Old Wayang Topeng Mask – East Java – Indonesia
Early to mid 20th century. Wood, hair, pigment. Cm. 21,0 x cm 17,7 width (8.27″ x 6.97″).
Topeng (Indonesian for “mask”) is a dramatic form of Indonesian dance in which one or more mask-wearing, ornately costumed performers interpret traditional narratives concerning fabled kings, heroes and myths, accompanied by gamelan music.
It is believed that the use of masks is related to the cult of the ancestors, which considered dancers the interpreters of the gods.
In topeng, there is a conscious attempt to include many, sometimes contradictory, aspects of the human experience: the sacred and the profane, beauty and ugliness, refinement and caricature. A detailed description and analysis of topeng pajegan, the one-man form of topeng, is available in Masked Performance by John Emigh, a Western theater professor who has become a performer of Balinese topeng.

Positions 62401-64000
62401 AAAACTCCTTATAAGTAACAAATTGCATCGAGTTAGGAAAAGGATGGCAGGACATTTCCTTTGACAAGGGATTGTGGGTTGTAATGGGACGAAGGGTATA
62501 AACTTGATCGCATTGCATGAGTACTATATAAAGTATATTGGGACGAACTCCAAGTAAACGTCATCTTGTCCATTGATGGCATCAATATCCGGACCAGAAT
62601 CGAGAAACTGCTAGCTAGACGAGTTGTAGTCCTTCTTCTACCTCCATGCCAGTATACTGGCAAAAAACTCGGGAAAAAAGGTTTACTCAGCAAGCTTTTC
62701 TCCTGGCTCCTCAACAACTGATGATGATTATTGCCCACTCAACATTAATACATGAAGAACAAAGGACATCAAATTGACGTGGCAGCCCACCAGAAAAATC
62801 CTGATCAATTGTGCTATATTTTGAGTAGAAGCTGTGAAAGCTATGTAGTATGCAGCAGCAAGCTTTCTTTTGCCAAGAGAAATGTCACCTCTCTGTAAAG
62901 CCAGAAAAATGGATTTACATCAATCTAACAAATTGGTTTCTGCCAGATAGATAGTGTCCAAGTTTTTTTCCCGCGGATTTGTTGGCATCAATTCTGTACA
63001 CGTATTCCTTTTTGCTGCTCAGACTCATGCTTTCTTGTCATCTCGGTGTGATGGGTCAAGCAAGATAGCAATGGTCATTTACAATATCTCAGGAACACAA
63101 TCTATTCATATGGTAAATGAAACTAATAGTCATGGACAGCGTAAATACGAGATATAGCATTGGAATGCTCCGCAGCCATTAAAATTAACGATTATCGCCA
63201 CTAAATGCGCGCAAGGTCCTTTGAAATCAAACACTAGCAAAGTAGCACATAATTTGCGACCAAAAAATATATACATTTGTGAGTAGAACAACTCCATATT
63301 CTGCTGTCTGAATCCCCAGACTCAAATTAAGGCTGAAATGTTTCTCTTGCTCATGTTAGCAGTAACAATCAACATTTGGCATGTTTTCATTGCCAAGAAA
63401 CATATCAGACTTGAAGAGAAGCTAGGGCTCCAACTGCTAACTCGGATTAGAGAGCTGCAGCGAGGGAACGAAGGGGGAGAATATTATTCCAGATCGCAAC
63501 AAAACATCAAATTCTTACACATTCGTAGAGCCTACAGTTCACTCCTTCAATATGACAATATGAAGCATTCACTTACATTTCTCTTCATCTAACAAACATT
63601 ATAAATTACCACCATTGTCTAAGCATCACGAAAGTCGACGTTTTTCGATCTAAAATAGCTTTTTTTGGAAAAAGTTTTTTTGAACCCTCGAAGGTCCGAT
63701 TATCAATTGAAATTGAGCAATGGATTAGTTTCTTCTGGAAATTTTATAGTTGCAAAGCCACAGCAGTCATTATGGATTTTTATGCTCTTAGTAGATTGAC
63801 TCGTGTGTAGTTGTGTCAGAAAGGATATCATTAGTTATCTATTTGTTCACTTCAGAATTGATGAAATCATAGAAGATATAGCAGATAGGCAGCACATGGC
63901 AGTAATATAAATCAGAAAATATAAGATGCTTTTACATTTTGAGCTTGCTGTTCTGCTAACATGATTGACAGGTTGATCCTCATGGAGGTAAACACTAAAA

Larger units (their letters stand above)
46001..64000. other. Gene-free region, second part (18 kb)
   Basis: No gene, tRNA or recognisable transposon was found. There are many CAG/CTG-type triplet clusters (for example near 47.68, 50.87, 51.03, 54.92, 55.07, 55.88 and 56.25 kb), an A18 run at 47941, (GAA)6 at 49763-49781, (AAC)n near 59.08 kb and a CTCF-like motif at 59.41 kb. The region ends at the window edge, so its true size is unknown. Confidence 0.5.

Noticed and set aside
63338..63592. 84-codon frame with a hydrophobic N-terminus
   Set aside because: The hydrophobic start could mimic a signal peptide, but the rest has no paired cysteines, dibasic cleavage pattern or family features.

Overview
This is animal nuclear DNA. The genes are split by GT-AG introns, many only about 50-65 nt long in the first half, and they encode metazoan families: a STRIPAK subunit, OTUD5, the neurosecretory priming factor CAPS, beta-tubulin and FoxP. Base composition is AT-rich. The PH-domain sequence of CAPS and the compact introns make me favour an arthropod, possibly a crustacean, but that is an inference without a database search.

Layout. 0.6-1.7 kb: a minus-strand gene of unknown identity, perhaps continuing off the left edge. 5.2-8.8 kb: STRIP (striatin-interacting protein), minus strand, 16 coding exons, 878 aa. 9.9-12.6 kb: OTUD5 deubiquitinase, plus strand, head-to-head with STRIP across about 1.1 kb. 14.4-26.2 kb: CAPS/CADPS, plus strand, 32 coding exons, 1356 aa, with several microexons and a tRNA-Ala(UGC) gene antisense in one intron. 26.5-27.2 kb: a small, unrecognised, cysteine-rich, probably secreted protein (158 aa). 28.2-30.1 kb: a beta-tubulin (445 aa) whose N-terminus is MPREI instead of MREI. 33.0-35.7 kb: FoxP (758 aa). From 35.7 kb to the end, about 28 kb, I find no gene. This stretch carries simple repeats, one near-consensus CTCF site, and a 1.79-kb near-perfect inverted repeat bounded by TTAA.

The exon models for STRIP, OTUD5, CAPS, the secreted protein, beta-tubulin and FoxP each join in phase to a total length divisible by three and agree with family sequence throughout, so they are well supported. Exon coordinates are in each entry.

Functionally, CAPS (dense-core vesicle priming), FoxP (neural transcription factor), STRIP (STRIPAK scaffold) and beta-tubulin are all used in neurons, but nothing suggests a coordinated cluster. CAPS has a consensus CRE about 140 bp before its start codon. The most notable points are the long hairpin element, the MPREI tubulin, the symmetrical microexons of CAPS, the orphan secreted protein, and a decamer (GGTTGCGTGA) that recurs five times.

Excellent such examples are exhibited at the Musée du quai Branly (Paris) and the Royal Museums of Art and History (Brussels).
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